I have heard people – especially lay people, but sometimes scientists too – speak of disease penetrance (the proportion of people with a genetic mutation who get a disease) as though it were a single numerical quantity. In fact, for any adult-onset disorder, penetrance is a function of age, and you can only get the disease if you avoid dying of something else first. As explored a bit in this post, the concepts of penetrance and age of onset are deeply intertwined. Too often, we study Mendelian diseases by ascertaining people with a disease phenotype, and then looking at their genotypes and, at best, those of a few family members, making penetrance at any given age appear higher than it is. For very rare diseases, sequencing datasets are only just now beginning to approach the size where we could think of ascertaining on genotype and then asking questions about phenotype.
Recently a peer reviewer directed me to consider the concept of a kin-cohort study, pioneered by [Wacholder 1998 (ft)], and whether it could be used to assess age-dependent penetrance in genetic prion disease.
Wacholder wanted to obtain an estimate of penetrance as a function of age for breast and ovarian cancer associated with any of three BRCA1 and BRCA2 mutations prevalent in Ashkenazi Jews. Previous studies had provided estimates, but usually by studying families with a large number of cases – the very families in which linkage analysis had been performed to discover the mutations in the first place. These families are biased for high penetrance. To get a less biased estimate, Wacholder went out and ascertained 5,300 volunteers from the Jewish community in and around Washington D.C. Each volunteer was asked list their first-degree relatives (siblings, parents, offspring – people with 50% identity-by-descent) and give the age and cancer/vital status for each relative, living or deceased. Then each volunteer was genotyped for the three mutations in question.
At first, this study design sounded profoundly odd to me. You’ve only genotyped the volunteers, who by definition are at least still alive (though of course, a few might be cancer survivors), so how are you gaining any information about disease penetrance? The analytical strategy is brilliant: you just deal with genotypes probabilistically. For a mutation with known carrier frequency p, where p is small, the allele frequency is p/2, and so the probability of a first-degree relative of a carrier (“carrier kin”) being a carrier is p/2 + 1/2. 1/2 is the probability of sharing the known carrier’s mutant allele, and p/2 is the probability of the other allele happening to be mutant. The probability of a non-carrier’s first-degree relative being a carrier (“noncarrier kin”) is simply p.
Thus, you can compare the survival curves for how long the carrier kin and noncarrier kin live cancer-free. When you make the survival curves, of course you censor unaffecteds at their present age (if alive and well) or their age at death of intercurrent illness, and you get to do this with confidence that you’ve ascertained 100% of the censored individuals, since after all, people do know their immediate relatives quite well. The details of the math are a bit more complicated than this, but conceptually, you just need to figure that the difference between the two survival curves is attributable to the (p/2 + 1/2) – p difference in carrier frequency between the two populations, and then you can back into the penetrance for carriers.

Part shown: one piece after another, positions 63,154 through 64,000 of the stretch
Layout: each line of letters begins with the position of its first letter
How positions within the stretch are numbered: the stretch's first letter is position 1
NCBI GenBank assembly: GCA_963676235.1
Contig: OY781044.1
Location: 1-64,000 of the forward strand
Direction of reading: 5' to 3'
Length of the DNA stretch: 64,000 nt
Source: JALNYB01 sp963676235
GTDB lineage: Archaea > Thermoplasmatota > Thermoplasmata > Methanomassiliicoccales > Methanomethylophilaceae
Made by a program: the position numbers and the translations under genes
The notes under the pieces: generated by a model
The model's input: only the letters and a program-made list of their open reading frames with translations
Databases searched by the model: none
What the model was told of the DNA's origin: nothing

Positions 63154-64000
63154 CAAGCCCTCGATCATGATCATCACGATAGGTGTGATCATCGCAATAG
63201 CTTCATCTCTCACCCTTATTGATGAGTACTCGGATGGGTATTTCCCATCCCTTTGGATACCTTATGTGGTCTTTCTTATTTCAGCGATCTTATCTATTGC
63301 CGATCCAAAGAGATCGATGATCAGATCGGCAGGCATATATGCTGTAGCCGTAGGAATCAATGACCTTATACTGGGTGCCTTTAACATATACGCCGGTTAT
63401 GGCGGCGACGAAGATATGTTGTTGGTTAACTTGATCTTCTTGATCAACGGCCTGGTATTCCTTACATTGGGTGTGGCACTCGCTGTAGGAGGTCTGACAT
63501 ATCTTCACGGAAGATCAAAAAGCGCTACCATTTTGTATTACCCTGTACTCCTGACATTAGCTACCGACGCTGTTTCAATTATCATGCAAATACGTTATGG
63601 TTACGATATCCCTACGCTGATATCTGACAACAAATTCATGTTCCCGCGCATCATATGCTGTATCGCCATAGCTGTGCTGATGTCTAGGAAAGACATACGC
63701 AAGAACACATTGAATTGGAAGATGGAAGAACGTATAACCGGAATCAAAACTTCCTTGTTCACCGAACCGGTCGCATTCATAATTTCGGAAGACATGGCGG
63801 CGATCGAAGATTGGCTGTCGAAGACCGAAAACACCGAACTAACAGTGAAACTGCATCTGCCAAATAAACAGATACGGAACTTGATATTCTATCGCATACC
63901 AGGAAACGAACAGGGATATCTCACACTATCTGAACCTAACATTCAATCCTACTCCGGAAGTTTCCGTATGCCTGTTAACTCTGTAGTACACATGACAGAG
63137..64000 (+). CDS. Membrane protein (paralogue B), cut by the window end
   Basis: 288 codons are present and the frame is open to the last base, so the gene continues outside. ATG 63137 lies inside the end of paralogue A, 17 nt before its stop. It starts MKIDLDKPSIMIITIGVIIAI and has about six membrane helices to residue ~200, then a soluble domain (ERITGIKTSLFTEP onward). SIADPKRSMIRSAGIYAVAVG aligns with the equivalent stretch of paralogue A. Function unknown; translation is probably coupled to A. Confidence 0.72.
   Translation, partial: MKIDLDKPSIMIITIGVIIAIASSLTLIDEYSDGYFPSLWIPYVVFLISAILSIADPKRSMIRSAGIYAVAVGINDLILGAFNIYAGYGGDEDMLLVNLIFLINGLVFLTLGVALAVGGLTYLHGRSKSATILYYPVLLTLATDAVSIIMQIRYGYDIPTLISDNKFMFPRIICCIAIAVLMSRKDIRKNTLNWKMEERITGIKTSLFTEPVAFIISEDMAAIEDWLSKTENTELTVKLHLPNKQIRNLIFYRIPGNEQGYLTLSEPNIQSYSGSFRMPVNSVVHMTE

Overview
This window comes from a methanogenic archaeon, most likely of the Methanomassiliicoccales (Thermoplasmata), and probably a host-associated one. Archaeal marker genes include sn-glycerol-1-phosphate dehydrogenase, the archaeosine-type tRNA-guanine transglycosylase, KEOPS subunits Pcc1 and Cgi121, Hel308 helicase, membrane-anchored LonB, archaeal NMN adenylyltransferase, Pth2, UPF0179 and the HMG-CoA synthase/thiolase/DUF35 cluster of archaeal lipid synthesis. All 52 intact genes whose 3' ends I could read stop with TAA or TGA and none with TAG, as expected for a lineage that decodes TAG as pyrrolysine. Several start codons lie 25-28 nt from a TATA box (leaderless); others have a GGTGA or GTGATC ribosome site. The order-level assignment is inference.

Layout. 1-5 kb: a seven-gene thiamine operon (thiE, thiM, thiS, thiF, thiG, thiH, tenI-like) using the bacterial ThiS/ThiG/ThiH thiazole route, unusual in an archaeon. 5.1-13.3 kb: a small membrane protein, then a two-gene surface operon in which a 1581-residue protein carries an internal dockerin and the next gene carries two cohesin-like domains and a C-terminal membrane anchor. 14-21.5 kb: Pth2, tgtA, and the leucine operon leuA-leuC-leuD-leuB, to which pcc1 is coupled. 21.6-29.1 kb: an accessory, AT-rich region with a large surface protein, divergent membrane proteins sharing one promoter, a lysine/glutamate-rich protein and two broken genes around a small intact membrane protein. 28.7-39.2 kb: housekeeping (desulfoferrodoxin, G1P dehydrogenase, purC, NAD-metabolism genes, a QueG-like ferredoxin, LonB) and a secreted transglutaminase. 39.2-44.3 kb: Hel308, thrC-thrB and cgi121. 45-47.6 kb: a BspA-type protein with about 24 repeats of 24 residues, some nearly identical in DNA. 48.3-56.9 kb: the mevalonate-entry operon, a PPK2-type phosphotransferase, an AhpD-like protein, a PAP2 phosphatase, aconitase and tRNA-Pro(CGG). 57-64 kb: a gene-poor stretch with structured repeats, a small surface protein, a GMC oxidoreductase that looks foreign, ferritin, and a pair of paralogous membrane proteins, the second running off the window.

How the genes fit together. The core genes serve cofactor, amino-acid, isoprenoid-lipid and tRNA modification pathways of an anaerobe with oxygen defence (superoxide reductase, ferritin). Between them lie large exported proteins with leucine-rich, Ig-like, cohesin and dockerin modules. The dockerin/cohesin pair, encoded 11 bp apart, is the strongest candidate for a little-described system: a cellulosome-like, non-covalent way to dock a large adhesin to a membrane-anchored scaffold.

It’s such a cool approach. Could it work for prion disease? We certainly do need a new approach. The one really thorough life table analysis of age-dependent penetrance in genetic prion disease [Spudich 1995] suffered from exactly the problem Wacholder was seeking to fix: individuals (N = 57) were ascertained from families that were ascertained precisely for having multiple cases of Creutzfeldt-Jakob disease, inherently biasing the analysis towards the hardest-hit families.
Yet to my eye, the vanishing rarity of genetic prion disease precludes the kin-cohort approach from being used here. BRCA mutations have an allele frequency of 2-3% in Ashkenazi Jews, so by ascertaining 5300 individuals you can expect to find over 100 carriers. PRNP E200K, by contrast, has never been seen in any public dataset (1kg, ESP, etc.) to date, so its allele frequency in those study populations cannot possibly be more than 0.1%. And if the mutation is anywhere close to fully penetrant, then the incidence of E200K CJD demands that the allele frequency is far, far lower.*
*CJD has an incidence of 1 case per million population per year, and only a fraction of cases are genetic, and of those only a fraction are E200K, so back-of-the-envelope integrating over a life expectancy of, say, 63 [Schelzke 2012], the global allele frequency assuming full penetrance would have to be on the order of 1e-6 × 5% × 63 ≈ 3e-6. So even if the mutation is, say, 100x more common in founder populations (Slovaks, Italians, Libyan Jews) than it is globally, that still has us finding maybe one carrier in a study of Wacholder’s size
If ascertaining random volunteers won’t do, then we are left with the possibility of ascertaining individuals from families known to carry the disease, meaning that we’re subject to the upward bias on our penetrance estimate that Wacholder was seeking to avoid. Indeed, the original paper recognized this as a limitation:
For many diseases, it could also be very difficult to recruit participants who do not have a family member with the disease, resulting in an over-estimate of risk due to volunteer effects.
Still, the idea that you can garner information on a genetic disease even from probabilistic genotypes rather than known genotypes is new to me, and I want to keep pondering whether this way of thinking could be useful in some way.